New drug candidate for Chagas disease tested in patients in Bolivia

August 13, 2014
This photo was taken in Minsque, Bolivia. Credit: Fabio Nascimento / DNDi, 2014

The Drugs for Neglected Diseases initiative (DNDi) announced today at the International Congress of Parasitology (ICOPA), the launch of a Phase II drug trial to test fexinidazole, a drug shelved in the 1980s and 'rediscovered' by DNDi nearly a decade ago, for Chagas disease patients. The drug is also being tested in patients in Africa for two other parasitic diseases, sleeping sickness and visceral leishmaniasis.

Chagas disease, with up to 8 million victims and 100 million at risk of infection in Latin America and increasingly elsewhere, is the number one cause of infectious heart disease in the region. Despite the vast disease burden, only two treatments exist and both are associated with side effects, notably nifurtimox, and benznidazole – which is the best available treatment option today.

'With results of recent studies on E1224 and posaconazole offering no perspective as monotherapies for Chagas disease, but providing solid data for the efficacy of benznidazole, we have two very important jobs to do with no delay: scale up treatment with benznidazole and push on with new treatment strategies including bringing new drugs into the pipeline', said Dr Bernard Pécoul, Executive Director, DNDi. 'We have no excuse not to move full speed ahead with these two strategies', he added.

The Phase II study of fexinidazole as a monotherapy for Chagas with indeterminate chronic disease, carried out by DNDi and its partners, has begun recruiting patients to test efficacy and safety of the new drug. The double-blind, multicentre, placebo-controlled, dose-finding and proof-of-concept trial will include 140 patients. The aim is to determine whether at least one of six dosing regimens of the orally administered drug is safer and more efficacious than placebo in clearing the T. cruzi parasite that causes the disease. This is the second proof-of-concept Phase II trial to be conducted in Bolivia.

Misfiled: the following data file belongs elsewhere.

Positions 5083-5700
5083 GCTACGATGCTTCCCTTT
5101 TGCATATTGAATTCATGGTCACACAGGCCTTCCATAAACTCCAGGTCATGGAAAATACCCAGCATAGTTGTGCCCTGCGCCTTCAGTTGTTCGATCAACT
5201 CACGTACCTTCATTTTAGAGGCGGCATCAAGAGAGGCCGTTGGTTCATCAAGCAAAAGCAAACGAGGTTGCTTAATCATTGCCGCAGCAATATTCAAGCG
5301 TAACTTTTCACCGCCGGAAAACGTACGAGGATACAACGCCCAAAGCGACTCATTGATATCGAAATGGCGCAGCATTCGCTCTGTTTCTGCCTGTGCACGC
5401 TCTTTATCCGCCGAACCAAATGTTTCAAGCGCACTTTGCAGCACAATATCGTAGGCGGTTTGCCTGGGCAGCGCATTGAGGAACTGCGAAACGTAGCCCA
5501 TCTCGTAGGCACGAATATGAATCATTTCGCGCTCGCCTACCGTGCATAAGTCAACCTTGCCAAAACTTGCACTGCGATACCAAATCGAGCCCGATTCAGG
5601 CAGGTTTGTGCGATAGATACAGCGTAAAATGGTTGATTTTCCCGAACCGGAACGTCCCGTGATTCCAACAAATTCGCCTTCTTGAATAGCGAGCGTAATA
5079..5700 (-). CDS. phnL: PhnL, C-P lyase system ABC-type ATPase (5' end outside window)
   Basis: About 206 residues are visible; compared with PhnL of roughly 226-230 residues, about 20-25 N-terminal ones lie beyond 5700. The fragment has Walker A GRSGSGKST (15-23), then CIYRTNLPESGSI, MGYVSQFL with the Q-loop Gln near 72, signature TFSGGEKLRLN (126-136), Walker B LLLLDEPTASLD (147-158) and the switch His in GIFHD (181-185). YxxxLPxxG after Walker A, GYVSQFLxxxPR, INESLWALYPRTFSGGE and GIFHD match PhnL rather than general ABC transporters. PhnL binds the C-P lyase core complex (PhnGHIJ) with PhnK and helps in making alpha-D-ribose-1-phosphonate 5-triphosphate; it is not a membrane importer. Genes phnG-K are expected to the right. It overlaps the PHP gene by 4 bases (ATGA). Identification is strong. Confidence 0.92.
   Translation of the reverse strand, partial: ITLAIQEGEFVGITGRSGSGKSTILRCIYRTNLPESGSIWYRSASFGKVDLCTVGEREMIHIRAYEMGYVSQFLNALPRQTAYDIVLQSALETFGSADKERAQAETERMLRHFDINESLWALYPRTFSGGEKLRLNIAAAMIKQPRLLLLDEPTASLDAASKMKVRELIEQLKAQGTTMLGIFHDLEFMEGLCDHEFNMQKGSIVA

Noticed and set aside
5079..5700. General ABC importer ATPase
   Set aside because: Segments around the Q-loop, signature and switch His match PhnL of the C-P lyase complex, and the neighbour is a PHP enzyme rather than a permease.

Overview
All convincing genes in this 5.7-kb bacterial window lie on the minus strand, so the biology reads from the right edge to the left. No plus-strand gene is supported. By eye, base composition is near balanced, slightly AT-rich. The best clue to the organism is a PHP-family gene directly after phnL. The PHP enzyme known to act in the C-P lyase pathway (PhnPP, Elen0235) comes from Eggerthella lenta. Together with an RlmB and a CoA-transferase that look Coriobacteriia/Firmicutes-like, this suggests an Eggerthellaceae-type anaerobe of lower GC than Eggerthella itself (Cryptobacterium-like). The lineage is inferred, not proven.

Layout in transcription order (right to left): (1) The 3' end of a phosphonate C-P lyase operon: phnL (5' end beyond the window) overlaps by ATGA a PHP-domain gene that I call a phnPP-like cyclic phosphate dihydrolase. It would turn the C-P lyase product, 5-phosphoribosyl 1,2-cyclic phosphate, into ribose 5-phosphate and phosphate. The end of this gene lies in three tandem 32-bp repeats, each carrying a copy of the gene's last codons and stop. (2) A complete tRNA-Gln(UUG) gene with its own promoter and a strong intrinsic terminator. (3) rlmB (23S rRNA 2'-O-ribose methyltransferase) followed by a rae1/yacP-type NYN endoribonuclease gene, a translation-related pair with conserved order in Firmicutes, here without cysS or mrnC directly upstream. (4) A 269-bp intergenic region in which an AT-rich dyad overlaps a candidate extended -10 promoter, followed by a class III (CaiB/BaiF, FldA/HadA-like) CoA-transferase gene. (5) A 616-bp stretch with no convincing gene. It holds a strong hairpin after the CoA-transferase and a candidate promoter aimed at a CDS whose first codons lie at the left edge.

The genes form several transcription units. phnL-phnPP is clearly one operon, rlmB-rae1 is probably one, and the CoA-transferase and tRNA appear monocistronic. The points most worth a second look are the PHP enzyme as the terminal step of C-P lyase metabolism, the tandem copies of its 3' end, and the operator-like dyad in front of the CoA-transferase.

The video will load shortly
Chagas Disease: A Silent Emergency is a 4 minute documentary on the urgency to treat patients with the best available treatments despite drawbacks and to push forward to deliver altogether new treatments urgently. Interviews with experts, clinicians, and patients in Bolivia cover the personal, medical, and socioeconomic issues around dealing with this neglected tropical disease in the country that carries the highest burden, Bolivia, but also more broadly. Credit: DNDi / Fabio Nascimento

'We have greatly benefited from the recent study conducted in Bolivia, which has provided the knowhow we and our partners needed to set up and launch this important clinical trial', said Dr Isabela Ribeiro, Head of the Chagas Programme, DNDi. 'Such collaborative research efforts are bringing us to a new level of science for the benefit of Chagas disease patients, and we are doing all we can to ensure new treatments get tested and delivered.'